While allogenic stem cell transplantation can cure the hematologic complications of Fanconi anemia (FA), transplant is associated with potential short-term and long-term risks, and has been associated with an increased risk of solid tumors. Safe and effective oral therapies to treat or prevent marrow failure and cancer are urgently needed. With this goal, collaborative laboratory studies by some of the leading FA investigators, including Dr. Markus Grompe, Dr. Alan D’Andrea, Dr. Grover Bagby, and others, have been ongoing for over a decade. These lab studies have identified a few candidate compounds and molecular pathways that protect against DNA damage in FA models and improve hematopoiesis. The most promising of the compounds studied to date is metformin.
Metformin (N,N-dimethylbiguianide) has been shown to be a safe oral medication widely used for many decades to treat high blood sugar. Recently, there has been renewed interest in metformin given its anti-oxidant properties, aldehyde scavenging capability, and potential cancer-protective effects. A decreased incidence of breast cancer, lung cancer, colorectal cancer, and hepatocellular carcinoma has been observed in patients treated with metformin. There are ongoing trials testing metformin both for cancer prevention and cancer treatment in the general population. Promisingly, preclinical FA studies have demonstrated that metformin protects against DNA damage, and improves blood counts while also delaying tumor formation in mice with Fanconi anemia.
Based on these data, researchers at Boston Children’s Hospital have developed a pilot study of metformin for patients with FA.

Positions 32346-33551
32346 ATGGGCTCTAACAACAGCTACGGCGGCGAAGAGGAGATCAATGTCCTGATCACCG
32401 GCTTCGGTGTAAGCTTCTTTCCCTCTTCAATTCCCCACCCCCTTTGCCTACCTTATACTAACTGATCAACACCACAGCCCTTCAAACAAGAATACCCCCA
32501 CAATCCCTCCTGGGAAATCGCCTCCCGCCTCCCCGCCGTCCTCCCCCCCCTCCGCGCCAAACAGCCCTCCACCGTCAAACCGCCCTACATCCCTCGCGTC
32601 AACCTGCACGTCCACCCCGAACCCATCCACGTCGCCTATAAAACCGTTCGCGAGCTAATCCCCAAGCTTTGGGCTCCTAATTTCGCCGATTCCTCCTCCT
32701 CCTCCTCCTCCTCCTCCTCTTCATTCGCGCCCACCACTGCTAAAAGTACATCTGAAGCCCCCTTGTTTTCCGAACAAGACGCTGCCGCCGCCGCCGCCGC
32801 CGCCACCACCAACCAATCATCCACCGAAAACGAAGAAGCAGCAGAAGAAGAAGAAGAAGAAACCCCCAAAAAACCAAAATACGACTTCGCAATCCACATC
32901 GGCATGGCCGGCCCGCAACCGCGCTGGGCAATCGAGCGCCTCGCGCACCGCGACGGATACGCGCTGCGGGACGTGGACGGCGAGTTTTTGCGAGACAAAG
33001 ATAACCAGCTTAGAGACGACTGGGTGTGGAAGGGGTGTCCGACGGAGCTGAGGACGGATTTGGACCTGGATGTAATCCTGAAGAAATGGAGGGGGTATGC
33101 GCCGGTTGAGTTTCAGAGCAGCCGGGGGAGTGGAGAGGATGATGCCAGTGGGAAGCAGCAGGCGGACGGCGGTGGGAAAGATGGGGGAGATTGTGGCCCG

This study is now open. Eligibility criteria include age 6-35 years and at least one of the following cytopenias: hemoglobin <10g/dL, platelets <100k/ uL, ANC<1000/uL. The study will assess improvement in blood counts after six months of treatment. This pilot trial also incorporates biological studies investigating the effect of metformin on DNA damage and oral cancer risk. The results of this study will inform potential future trials investigating the long-term use of metformin for cancer prevention or marrow failure prevention, as well as combination therapies with androgens or other agents to treat marrow failure, or as adjunct therapy in combination with transplant to reduce cancer risk.
Excessive toxicity from chemotherapy and radiation makes treatment for squamous cell carcinoma (SCC) in FA quite challenging and leads to negative outcomes in most patients. There is clearly a need for a new approach for prevention and/or treatment that has fewer and less severe side effects. A previous study by Cincinnati Children’s Hospital Medical Center showed that the naturally occurring antioxidant quercetin is safe and well tolerated in pre-transplant patients with FA. Quercetin is a plant polyphenol with multiple pharmacological properties including anti-cancer, anti-inflammatory and anti-oxidant effects in preclinical models. Additionally, there was evidence of decreased DNA damage in oral mucosa brushings from patients with FA (pre-transplant) after treatment with quercetin for one month.
Based on these promising data, this new study will examine whether quercetin treatment in post-transplant patients may prevent or delay the development of SCC. Participants in the study will take quercetin for at least six months, with the possibility to take it for up to two years. It is hoped that quercetin treatment will result in decreased oxidative stress and ongoing DNA damage of the mucosa, leading to the elimination or delay of the development of squamous cell carcinoma of the oral mucosa.